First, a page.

DS (20) was diagnosed at 13 by a (private) educational psychologist found by the school. I think getting an official diagnosis does help, because it enables individual plans to be put in place. DS is super bright too but struggled with organisation, both practically and also cognitively (so ordering essays, rather than them just being a stream of consciousness of everything he knew about a subject, whether it furthered the argument or not). It also meant he could use a laptop, extra time in exams, and has helped with Uni eg he has a mentor to keep him on top of things, nudge him socially, make sure he's not dropping out (his first attempt at Uni was a disaster and he went very reclusive and developed depression).

My advice though would be to involve her in everything and give her the books to read too. I maybe over compensated with DS as he began to wear his Asperger's like a badge of pride - the whole Einstein, Bill Gates thing - but it helps them to know it's a difference, not a disability. Part of their brain has evolved more than ours in terms of basic intelligence, focus, memory etc, but in the process some other bits have been left behind.

Reading all about it will help you too. I tended to (still do, in fact) project my own feelings too much. DS was likewise surrounded by people at school but saw no need to see them out of it. I wound myself up thinking how lonely I would be. But he is perfectly happy in his own company. He doesn't have the same burning need as us for companionship.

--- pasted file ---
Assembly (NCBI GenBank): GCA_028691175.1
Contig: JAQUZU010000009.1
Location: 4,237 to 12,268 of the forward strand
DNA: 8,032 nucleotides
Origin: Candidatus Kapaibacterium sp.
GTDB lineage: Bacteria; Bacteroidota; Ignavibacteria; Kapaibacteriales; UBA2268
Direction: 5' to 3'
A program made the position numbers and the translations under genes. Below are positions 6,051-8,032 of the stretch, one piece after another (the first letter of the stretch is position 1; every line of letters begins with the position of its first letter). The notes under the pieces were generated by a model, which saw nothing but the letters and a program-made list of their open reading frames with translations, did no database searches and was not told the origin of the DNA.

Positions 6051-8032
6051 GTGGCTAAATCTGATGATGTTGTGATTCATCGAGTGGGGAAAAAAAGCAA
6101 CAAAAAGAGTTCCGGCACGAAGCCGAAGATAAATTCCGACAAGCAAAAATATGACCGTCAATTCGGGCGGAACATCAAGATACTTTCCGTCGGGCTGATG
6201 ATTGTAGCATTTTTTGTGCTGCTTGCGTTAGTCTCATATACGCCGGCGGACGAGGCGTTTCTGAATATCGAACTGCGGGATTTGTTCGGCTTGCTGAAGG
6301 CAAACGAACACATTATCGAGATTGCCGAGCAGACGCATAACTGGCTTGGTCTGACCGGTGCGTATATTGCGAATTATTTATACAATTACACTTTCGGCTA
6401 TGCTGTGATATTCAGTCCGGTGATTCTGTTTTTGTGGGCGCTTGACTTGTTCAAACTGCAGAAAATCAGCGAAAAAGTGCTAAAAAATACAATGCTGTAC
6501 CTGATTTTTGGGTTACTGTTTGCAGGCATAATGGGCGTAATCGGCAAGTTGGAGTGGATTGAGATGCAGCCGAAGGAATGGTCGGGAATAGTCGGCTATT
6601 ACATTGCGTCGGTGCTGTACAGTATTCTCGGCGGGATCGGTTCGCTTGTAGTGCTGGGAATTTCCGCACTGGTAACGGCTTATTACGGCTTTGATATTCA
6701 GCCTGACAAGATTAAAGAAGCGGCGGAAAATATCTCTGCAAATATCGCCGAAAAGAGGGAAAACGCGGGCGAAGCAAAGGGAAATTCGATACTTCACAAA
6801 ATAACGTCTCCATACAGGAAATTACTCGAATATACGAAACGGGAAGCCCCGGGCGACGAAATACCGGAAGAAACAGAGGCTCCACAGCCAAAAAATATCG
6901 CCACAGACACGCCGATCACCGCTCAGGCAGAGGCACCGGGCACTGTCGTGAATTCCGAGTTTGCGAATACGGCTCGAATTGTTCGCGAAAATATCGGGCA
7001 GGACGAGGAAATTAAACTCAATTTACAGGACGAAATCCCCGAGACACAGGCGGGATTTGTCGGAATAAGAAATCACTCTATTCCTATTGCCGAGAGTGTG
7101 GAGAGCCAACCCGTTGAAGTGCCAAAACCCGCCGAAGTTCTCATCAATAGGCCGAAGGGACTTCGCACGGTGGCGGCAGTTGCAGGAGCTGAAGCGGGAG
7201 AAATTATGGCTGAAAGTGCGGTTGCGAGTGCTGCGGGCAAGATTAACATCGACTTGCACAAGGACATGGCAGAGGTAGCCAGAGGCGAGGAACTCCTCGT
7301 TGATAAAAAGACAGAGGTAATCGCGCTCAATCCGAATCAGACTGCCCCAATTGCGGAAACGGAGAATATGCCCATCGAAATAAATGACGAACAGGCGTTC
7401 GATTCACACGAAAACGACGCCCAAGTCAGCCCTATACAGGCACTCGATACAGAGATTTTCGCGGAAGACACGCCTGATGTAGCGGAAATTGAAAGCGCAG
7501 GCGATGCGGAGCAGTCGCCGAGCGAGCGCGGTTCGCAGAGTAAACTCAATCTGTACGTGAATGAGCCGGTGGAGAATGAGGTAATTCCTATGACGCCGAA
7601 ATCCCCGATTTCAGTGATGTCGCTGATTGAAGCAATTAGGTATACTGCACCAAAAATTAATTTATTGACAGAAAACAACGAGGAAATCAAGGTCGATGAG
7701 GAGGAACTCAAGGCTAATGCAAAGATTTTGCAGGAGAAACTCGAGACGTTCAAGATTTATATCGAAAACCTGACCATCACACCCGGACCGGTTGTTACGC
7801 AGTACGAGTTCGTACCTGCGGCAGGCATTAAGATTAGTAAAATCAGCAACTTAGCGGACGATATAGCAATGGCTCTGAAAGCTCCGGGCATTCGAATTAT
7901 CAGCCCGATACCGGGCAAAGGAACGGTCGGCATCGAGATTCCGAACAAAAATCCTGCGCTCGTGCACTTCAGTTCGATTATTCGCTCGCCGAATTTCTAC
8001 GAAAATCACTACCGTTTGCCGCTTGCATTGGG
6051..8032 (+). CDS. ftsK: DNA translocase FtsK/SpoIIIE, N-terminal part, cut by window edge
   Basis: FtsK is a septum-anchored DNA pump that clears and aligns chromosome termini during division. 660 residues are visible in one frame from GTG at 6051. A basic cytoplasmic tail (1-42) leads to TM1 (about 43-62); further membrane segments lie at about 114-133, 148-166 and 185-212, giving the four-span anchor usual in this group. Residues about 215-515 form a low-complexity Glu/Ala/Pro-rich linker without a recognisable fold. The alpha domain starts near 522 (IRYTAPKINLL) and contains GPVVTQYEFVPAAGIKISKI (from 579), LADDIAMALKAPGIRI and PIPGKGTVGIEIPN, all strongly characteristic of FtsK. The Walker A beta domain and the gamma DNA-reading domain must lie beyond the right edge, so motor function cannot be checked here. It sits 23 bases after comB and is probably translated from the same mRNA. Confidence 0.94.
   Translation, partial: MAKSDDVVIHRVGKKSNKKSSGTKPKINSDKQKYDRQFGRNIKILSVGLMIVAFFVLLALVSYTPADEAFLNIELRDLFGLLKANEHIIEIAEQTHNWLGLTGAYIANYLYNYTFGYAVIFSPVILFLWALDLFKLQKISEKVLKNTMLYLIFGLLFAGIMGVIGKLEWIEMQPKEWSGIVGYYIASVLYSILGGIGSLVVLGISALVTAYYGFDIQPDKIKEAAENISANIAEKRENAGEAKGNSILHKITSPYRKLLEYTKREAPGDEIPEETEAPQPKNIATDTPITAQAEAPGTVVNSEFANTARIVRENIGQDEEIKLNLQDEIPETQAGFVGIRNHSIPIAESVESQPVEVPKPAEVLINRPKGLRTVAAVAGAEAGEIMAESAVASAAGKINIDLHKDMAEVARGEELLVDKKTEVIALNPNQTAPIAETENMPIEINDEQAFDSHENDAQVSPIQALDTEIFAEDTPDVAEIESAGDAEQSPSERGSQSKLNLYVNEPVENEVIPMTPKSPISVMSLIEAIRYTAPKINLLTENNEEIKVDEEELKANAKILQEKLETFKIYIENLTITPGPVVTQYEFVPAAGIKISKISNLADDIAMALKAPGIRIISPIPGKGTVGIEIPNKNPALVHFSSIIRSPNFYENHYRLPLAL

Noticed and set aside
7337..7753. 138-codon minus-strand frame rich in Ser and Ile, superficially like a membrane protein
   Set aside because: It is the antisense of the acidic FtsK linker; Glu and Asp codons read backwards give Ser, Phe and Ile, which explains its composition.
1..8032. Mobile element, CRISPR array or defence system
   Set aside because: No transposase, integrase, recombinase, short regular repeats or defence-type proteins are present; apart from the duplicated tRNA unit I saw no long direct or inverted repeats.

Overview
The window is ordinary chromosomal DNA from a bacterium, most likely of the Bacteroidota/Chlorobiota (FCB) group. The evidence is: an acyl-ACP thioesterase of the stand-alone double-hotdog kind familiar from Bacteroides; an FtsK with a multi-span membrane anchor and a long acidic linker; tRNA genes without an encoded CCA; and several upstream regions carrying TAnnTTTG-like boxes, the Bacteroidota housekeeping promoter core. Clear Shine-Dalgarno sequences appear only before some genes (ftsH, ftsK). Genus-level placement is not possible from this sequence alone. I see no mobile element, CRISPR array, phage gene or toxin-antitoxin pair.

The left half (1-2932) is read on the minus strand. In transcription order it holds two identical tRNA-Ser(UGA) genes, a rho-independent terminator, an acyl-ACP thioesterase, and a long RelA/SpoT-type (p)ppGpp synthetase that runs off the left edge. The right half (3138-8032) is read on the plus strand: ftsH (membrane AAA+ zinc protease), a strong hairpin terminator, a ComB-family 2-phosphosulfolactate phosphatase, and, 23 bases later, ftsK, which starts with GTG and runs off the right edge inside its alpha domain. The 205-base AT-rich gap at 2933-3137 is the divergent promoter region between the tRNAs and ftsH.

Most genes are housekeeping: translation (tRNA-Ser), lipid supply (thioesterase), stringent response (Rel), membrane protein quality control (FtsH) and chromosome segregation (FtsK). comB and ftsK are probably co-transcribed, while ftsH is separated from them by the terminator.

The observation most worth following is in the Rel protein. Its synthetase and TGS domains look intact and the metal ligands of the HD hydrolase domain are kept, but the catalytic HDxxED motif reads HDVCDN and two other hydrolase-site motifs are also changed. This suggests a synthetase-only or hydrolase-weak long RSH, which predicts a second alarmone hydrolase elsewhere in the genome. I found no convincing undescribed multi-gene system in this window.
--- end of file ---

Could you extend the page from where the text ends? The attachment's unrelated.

Also reassure yourself that she won't always be like this. Asperger's kids have to learn what comes naturally to us, but they do learn. DS is still my little absent minded professor, but he did have 18 people at his birthday drinks at Uni this week (I have the FB evidence!), is organising a house for second year with some genuine friends there (lots more people like him at Uni). He will always be eccentric (he dresses entirely in purple for a start!) but he's carving out a comfy social niche for himself. And I think we're both of a view now that the benefits of Asperger's like his far outweigh the disadvantages, which can all be managed.

PM me if you want to chat. I've been there!

stinkingbishop Sat 15-Mar-14 10:28:06

PS - these are both jolly good reads. Tony Atwood's Complete Guide and then one he co-wrote with an Asperger's teen called Freaks and Geeks.

www.amazon.co.uk/The-Complete-Guide-Aspergers-Syndrome/dp/1843106698/ref=pd_sim_b_2?ie=UTF8&refRID=0VNY7324SC818D30PCV8

CAHMs also have access to some handy 'how to' pamphlets for teens.

anthropology Sun 16-Mar-14 19:58:28

stinkingbishop, has answered I think re books and given some really helpful info. I agree with the idea of difference rather than disadvantage and my DD definitely needs more quiet time. An ed psych assessment is maybe helpful as a start, as it will help both of you get an idea of strengths and vulnerabilities. in my DDs case we had one done via a dyslexia centre and it has been very helpful with exam support etc. It's also a document if you do need to ask camhs help,as aspergers and girls is still frequently missed by professionals.......stinkingbishop, so happy for your DS finding a niche at Uni.

stinkingbishop Mon 17-Mar-14 10:56:37

anthropology thanks smile.

Don't get me wrong, I still fret something chronic...he was meant to be signing his tenancy contract at the weekend and my thumb has been itching to text him reminders...but I think, on the whole, he's his own version of happy now, and that makes me happy too!